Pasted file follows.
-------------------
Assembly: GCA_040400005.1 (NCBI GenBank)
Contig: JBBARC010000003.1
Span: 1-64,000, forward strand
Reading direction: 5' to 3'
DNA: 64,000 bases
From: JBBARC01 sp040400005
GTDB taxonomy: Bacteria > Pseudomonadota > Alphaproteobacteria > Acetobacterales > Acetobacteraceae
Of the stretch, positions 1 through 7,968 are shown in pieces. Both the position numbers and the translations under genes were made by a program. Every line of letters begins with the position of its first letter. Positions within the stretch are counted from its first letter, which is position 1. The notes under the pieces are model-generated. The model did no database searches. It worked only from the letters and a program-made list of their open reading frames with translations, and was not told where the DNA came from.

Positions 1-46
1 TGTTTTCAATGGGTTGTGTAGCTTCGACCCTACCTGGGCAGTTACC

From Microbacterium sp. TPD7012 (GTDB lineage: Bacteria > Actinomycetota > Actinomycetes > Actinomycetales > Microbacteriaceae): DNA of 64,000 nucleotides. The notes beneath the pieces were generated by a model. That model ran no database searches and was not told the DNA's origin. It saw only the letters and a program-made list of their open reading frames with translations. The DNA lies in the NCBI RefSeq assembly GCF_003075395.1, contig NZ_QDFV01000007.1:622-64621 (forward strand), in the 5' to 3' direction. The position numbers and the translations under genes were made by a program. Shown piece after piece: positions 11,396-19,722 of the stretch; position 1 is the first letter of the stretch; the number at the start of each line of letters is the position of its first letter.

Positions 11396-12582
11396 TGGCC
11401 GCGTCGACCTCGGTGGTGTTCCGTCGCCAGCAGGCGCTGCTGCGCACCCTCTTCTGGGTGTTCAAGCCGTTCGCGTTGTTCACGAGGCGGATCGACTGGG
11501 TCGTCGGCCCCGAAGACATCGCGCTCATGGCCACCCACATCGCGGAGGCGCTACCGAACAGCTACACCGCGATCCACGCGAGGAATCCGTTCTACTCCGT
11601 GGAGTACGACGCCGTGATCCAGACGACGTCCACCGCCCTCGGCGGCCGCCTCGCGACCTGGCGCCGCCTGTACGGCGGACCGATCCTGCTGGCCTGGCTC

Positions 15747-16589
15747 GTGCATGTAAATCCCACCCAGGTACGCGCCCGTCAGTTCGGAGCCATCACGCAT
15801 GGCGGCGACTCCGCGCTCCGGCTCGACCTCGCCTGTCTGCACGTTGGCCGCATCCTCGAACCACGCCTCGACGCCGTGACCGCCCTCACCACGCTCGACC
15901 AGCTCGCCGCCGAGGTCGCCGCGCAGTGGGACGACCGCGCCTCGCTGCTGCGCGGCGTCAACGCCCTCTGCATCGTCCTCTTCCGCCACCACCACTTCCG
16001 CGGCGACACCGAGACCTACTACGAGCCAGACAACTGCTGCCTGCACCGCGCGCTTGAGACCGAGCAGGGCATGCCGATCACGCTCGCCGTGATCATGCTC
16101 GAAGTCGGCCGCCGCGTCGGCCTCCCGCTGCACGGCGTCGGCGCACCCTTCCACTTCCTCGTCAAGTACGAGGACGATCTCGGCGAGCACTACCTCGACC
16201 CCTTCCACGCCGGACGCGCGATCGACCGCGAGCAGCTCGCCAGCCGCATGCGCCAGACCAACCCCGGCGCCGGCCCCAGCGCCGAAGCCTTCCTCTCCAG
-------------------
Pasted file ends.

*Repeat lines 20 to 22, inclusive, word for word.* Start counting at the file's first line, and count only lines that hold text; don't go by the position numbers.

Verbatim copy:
15901 AGCTCGCCGCCGAGGTCGCCGCGCAGTGGGACGACCGCGCCTCGCTGCTGCGCGGCGTCAACGCCCTCTGCATCGTCCTCTTCCGCCACCACCACTTCCG
16001 CGGCGACACCGAGACCTACTACGAGCCAGACAACTGCTGCCTGCACCGCGCGCTTGAGACCGAGCAGGGCATGCCGATCACGCTCGCCGTGATCATGCTC
16101 GAAGTCGGCCGCCGCGTCGGCCTCCCGCTGCACGGCGTCGGCGCACCCTTCCACTTCCTCGTCAAGTACGAGGACGATCTCGGCGAGCACTACCTCGACC